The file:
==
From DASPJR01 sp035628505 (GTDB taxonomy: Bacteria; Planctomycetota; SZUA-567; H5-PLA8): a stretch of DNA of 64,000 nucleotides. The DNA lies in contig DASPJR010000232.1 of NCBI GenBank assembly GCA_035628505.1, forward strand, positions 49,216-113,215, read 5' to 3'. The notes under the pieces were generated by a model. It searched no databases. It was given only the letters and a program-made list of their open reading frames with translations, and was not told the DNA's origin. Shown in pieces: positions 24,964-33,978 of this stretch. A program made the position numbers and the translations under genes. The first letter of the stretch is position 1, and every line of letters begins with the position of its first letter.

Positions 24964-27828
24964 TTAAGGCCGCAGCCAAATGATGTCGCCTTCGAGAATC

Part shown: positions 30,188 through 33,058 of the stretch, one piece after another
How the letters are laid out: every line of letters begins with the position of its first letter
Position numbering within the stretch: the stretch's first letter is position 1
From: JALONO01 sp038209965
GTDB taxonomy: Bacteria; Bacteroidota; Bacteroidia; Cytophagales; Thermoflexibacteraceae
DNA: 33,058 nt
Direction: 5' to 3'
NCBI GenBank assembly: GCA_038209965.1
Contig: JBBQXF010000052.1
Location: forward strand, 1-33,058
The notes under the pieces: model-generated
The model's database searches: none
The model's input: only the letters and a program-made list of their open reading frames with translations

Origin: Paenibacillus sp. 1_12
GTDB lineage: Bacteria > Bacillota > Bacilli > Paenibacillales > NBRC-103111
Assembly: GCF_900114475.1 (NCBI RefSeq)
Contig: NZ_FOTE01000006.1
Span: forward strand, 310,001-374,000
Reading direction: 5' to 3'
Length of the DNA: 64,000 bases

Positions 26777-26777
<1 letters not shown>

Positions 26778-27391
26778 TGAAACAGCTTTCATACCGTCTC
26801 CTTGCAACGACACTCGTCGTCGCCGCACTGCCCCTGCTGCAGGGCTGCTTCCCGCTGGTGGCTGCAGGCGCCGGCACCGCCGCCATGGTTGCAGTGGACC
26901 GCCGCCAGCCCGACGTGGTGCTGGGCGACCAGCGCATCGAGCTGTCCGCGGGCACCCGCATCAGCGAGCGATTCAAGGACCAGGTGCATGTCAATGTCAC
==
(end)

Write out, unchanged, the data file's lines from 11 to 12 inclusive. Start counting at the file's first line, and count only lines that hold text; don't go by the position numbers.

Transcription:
NCBI GenBank assembly: GCA_038209965.1
Contig: JBBQXF010000052.1